In Brief

In my 2008 Ford Escape Hybrid, the car will occasionally jump to a noticeable decrease in power and display a "Stop Safely Now" message. I have to restart the car to resolve. But how can I trace to the root cause? Is it truly my hybrid battery or is it something else?


First and foremost, yes I read this earlier post on a Ford Escape Hybrid having a "stop safely now" message. In that post, they did a lot of (good!) work and traced the problem down to a dirty throttle body assembly. I've checked my throttle body and it looks clean (and I sprayed it anyway). The problem persists.

The problem looks like this:

  • At times (probably 1x or 2x per week) I will be driving the car, and suddenly I can feel a sudden loss in drive power -- the car still goes, but there is a very noticeable and very sudden deceleration of the car. The dashboard beeps and displays a message saying "STOP SAFELY NOW". I can actually drive the car for a little bit after that happens, though drive power is certainly weaker than it could be.
  • To get things back to normal, I need to pull over and turn the ignition off and re-start the car. Typically I only need to do this once, but sometimes I need to try more than once.
  • Almost always, this problem occurs when I've just started the car and started driving -- like within the first 100 yards or so.

A lot of online resources say the problem is most likely the hybrid battery. But there are other potential root causes too. So right now, it looks like the recommended approach to fixing this problem is "spend a few thousand dollars to replace the hybrid battery, that might work. And if that doesn't work, then try something else..."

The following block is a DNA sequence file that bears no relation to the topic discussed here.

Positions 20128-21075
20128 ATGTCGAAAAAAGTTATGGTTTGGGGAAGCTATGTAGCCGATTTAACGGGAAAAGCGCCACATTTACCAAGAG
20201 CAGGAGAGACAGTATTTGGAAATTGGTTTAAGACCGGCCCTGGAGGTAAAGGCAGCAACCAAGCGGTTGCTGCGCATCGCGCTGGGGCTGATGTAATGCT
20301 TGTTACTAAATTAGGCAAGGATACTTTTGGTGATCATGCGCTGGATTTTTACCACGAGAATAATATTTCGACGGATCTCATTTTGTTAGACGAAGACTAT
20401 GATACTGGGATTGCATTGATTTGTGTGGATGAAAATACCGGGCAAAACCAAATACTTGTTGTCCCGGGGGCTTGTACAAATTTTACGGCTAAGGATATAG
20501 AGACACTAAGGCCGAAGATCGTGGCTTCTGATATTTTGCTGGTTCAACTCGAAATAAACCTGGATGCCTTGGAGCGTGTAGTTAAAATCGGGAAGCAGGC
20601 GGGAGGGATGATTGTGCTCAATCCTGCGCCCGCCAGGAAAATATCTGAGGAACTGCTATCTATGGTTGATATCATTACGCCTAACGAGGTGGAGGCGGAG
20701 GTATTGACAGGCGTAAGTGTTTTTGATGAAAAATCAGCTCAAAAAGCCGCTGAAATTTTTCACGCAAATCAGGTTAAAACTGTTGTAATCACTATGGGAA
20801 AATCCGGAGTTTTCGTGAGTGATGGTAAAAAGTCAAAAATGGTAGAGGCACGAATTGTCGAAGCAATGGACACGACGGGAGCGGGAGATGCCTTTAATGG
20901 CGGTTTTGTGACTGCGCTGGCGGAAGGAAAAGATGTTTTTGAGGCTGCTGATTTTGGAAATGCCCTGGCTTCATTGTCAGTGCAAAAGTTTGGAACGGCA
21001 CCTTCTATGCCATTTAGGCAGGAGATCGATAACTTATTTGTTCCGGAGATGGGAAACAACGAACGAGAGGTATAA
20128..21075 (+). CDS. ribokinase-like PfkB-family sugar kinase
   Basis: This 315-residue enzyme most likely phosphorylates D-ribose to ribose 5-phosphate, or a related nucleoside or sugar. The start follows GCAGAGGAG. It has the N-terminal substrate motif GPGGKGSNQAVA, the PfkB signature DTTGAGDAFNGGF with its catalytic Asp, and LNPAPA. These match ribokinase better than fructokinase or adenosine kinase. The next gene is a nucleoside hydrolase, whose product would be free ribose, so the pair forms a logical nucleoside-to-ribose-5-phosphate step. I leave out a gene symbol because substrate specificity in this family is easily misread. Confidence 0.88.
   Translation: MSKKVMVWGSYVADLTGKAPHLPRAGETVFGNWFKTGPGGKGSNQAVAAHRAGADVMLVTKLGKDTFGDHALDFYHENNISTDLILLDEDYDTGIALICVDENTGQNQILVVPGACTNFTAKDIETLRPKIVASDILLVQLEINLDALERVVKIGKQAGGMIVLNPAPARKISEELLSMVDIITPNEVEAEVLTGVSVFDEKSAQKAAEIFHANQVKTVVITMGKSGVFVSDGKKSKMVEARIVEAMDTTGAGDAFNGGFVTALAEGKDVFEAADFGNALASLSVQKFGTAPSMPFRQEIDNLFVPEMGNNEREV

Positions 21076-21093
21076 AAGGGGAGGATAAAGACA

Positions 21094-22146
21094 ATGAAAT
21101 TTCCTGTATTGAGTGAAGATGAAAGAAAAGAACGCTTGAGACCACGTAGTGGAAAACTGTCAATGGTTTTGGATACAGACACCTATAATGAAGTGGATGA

Is there any way for me to do better than that? Is there any way for me to verify if the problem is truly the hybrid battery? Or the throttle body? Or the electric motor cooling pump? Or something else?

(I have plenty more details and will be happy them if they help, but as a starting point I figured this post was already long enough so I won't bore people with more details unless they ask.)

  • I presume such an advanced hybrid system has some means of reading the diagnostic trouble codes. It may need a tool different from an OBD code reader, so you may require a dealer visit (the special purpose readers cost $$$).
    – juhist
    Jun 29 '19 at 7:07

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